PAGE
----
The tissue isolating function of the disclosed sleeve, in addition to control of the mechanism of digestion, has numerous other applications in diagnosis or treatment of body disorders. For example, the sleeve may be used to chemically and/or physically protect tissue which has been ulcerated, herniated, fissured, or the like from natural body fluids. Ruptured blood vessels or aneurysms may be protected from further damage and allowed to heal by isolating the effect of normal blood pressure from the vessel by containing it within the sleeve.
Stenosis or a sclerotic closing of an artery may be expanded from within by the use of internal compression while still allowing blood to pass through, especially in those individuals whose disease is so far advanced that a graft could not be sutured to the distal portion of the vessel. Still further, where desired, one or more tubes connected to the sleeve may be arranged to provide communication between the annular zone intermediate the protected vessel and the outer surface of the sleeve for introduction of medicines or aspiration of fluids from the zone.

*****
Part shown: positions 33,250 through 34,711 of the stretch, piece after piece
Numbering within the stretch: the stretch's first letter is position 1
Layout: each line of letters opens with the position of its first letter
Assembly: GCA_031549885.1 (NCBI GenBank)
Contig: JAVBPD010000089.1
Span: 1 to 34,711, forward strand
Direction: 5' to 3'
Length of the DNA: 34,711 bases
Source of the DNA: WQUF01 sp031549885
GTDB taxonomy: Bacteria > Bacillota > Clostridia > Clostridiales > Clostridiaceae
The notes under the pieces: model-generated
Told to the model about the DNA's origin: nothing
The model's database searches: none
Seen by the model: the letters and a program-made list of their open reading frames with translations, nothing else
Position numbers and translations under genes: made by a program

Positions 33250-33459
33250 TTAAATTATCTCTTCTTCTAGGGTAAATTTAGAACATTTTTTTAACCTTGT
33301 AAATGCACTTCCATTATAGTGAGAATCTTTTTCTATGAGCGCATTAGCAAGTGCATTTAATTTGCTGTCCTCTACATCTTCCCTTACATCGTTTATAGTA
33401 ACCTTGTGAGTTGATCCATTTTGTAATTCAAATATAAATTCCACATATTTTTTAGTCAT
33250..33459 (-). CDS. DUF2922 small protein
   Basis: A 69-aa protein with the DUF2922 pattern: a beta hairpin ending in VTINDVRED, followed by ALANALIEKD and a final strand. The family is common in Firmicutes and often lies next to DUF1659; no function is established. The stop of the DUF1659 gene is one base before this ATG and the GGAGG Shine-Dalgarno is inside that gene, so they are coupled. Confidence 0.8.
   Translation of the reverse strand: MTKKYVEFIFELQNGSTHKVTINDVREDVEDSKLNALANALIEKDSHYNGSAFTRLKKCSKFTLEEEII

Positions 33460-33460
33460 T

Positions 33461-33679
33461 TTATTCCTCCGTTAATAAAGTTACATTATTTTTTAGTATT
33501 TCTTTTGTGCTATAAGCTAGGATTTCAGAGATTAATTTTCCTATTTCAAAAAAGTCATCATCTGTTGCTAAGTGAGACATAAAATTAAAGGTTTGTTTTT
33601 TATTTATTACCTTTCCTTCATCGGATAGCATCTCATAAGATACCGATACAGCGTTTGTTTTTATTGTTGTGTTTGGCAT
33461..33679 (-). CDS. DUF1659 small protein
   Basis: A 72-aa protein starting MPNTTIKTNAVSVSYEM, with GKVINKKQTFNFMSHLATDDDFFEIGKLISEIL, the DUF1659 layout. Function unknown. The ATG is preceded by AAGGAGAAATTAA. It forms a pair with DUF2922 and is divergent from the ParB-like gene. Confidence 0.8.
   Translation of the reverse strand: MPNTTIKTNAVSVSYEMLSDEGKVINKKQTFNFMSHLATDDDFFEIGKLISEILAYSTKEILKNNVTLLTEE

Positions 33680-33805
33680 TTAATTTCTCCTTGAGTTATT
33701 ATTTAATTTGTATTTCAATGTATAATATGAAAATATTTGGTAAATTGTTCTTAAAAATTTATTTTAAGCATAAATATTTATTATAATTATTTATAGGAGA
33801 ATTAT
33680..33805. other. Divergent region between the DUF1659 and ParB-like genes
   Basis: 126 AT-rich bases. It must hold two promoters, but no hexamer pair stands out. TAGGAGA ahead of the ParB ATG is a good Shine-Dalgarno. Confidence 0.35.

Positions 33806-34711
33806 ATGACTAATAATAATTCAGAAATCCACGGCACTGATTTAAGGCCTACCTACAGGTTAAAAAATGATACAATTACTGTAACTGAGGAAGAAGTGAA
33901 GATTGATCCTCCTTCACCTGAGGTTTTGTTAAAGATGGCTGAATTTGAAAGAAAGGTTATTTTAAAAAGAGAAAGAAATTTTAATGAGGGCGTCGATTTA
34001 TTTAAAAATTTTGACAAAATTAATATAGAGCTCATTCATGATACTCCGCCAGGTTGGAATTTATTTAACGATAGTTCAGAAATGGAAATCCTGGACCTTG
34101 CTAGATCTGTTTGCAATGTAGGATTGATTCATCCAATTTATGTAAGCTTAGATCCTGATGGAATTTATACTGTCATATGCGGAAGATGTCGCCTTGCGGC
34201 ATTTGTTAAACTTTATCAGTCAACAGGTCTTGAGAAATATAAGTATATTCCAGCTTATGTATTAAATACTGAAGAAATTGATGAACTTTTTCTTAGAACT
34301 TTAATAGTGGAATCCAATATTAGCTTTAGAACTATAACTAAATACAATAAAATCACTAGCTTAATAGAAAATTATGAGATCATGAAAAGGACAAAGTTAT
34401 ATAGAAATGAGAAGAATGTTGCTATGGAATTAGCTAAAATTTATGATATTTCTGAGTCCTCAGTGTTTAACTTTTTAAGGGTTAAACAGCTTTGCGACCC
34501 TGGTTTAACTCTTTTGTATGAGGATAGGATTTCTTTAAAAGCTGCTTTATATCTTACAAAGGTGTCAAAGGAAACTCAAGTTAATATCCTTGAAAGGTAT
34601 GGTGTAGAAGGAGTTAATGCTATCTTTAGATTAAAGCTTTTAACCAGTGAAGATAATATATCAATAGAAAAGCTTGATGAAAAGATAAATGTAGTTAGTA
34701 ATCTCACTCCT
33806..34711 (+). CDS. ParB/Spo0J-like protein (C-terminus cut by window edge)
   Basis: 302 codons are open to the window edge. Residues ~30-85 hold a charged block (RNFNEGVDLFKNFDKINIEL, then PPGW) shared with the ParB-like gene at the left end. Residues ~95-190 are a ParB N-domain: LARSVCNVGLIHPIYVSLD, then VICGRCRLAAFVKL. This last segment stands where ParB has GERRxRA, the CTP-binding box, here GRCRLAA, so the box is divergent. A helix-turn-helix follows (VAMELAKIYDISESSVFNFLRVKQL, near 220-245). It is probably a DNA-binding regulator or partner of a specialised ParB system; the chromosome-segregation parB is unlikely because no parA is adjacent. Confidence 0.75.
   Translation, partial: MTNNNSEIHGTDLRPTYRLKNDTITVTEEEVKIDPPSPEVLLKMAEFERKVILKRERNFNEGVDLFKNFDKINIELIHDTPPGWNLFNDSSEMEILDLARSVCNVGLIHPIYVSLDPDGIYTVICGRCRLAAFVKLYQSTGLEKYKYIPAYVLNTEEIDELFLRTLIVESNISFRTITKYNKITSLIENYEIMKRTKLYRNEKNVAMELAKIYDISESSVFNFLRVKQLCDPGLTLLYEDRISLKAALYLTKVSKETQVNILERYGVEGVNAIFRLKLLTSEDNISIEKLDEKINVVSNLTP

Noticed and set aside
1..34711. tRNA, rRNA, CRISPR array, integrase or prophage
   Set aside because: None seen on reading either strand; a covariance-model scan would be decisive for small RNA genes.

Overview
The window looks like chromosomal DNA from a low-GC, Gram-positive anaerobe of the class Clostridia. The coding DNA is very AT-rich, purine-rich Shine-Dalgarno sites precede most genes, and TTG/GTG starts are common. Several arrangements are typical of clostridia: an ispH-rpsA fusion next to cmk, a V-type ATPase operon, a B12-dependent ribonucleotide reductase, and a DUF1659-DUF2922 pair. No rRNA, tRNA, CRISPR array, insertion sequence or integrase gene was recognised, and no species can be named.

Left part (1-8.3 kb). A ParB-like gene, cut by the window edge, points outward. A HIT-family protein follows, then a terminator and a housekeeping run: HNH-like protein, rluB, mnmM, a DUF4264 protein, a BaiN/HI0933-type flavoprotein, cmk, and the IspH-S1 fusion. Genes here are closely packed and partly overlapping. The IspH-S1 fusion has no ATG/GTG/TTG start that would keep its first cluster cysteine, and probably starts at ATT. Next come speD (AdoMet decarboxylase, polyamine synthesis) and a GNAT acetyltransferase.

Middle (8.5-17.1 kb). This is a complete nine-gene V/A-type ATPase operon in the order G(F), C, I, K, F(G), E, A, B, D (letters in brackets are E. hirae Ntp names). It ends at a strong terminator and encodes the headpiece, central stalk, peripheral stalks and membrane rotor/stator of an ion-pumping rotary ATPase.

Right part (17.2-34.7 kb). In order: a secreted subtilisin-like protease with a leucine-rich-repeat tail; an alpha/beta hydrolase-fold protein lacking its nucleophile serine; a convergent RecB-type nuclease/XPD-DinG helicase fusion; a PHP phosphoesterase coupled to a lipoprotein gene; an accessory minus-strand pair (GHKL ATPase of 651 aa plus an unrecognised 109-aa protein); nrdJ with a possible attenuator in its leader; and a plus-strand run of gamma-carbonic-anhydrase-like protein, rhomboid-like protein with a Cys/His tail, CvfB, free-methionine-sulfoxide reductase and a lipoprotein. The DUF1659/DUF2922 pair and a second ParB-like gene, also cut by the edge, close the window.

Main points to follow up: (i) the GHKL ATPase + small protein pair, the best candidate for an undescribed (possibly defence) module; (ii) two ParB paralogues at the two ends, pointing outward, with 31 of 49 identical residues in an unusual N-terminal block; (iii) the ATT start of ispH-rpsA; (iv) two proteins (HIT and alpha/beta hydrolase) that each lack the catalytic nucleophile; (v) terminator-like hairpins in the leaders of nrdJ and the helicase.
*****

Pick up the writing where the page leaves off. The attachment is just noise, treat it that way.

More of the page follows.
FIG. 1 is a perspective view of a vessel-insertable medical sleeve unit constructed in accordance with the invention;
FIG. 2 is a fragmentary, cross sectional view on an enlarged scale through the wall of the sleeve unit, taken along the line 2--2 of FIG. 1;
FIG. 2a is a fragmentary, cross sectional view similar to FIG. 3, taken along the line 2a --2a of FIG. 1;
FIG. 3 is a fragmentary, cross sectional view on an enlarged scale, taken along the line 3--3 of FIG. 1 of a trailing filament of the sleeve unit;
FIG. 4 is a schematic illustration of a manner of use of the sleeve to control obesity;
FIG. 5 is a view of the sleeve unit in a compacted condition and contained within a dilator shell for installation;
FIG. 6 is a view of the sleeve unit depicting an intermediate configuration in a progressive sequence of expansion from the condition of FIG. 4;
FIG. 7 is a view of the sleeve progressed in its transition from FIG. 5 through FIG. 6 to a fully expanded configuration essentially corresponding to FIG. 4;
FIG. 8 is a schematic view of a second embodiment of the sleeve of the invention employed within an aorta;